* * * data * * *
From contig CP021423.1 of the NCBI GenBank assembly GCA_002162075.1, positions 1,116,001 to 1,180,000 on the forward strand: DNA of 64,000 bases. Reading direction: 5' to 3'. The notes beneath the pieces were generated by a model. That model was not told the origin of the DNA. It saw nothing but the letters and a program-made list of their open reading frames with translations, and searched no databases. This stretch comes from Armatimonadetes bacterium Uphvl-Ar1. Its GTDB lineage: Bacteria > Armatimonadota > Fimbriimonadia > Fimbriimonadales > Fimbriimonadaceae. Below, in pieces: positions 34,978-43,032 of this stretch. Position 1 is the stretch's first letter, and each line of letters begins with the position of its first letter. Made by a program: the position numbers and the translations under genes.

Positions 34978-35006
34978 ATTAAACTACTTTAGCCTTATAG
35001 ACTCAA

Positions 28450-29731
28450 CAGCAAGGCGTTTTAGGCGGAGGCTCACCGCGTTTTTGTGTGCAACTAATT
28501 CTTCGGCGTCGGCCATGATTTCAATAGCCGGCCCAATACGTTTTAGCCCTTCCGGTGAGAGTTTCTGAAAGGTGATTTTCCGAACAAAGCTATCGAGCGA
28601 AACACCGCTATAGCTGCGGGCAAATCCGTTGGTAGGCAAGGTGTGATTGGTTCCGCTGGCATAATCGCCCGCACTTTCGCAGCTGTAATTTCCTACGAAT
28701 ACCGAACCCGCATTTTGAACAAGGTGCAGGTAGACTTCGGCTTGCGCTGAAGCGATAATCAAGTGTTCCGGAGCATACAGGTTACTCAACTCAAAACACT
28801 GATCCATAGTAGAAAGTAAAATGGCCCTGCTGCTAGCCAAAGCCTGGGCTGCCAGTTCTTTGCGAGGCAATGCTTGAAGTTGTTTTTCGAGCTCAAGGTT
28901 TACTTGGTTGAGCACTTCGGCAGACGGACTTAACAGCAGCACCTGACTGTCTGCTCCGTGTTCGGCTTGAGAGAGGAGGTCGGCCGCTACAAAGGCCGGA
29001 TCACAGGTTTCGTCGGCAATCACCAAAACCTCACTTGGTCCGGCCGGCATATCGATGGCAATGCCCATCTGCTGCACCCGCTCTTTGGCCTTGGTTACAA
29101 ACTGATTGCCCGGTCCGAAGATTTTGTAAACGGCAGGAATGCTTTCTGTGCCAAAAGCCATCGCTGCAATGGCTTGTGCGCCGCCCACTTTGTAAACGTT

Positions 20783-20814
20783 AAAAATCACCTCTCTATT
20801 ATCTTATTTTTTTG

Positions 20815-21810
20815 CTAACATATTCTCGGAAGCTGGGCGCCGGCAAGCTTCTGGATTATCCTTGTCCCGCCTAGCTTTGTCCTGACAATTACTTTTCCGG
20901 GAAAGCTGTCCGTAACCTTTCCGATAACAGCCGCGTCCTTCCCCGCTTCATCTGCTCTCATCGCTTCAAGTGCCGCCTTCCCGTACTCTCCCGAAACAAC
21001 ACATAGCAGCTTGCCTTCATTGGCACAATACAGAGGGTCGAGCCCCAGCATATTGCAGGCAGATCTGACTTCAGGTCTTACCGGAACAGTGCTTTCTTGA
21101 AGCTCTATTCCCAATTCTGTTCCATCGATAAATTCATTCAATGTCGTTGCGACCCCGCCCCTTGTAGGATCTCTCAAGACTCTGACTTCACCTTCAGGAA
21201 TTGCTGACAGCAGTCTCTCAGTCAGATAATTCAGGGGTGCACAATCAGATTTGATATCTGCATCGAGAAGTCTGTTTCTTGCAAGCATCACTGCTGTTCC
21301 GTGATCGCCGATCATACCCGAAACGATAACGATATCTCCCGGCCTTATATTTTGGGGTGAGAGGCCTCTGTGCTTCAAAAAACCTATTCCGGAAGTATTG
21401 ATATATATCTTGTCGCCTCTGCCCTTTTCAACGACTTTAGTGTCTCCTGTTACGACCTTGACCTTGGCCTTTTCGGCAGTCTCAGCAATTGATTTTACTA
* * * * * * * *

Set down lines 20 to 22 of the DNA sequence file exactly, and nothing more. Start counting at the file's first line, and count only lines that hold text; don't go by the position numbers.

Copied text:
21001 ACATAGCAGCTTGCCTTCATTGGCACAATACAGAGGGTCGAGCCCCAGCATATTGCAGGCAGATCTGACTTCAGGTCTTACCGGAACAGTGCTTTCTTGA
21101 AGCTCTATTCCCAATTCTGTTCCATCGATAAATTCATTCAATGTCGTTGCGACCCCGCCCCTTGTAGGATCTCTCAAGACTCTGACTTCACCTTCAGGAA
21201 TTGCTGACAGCAGTCTCTCAGTCAGATAATTCAGGGGTGCACAATCAGATTTGATATCTGCATCGAGAAGTCTGTTTCTTGCAAGCATCACTGCTGTTCC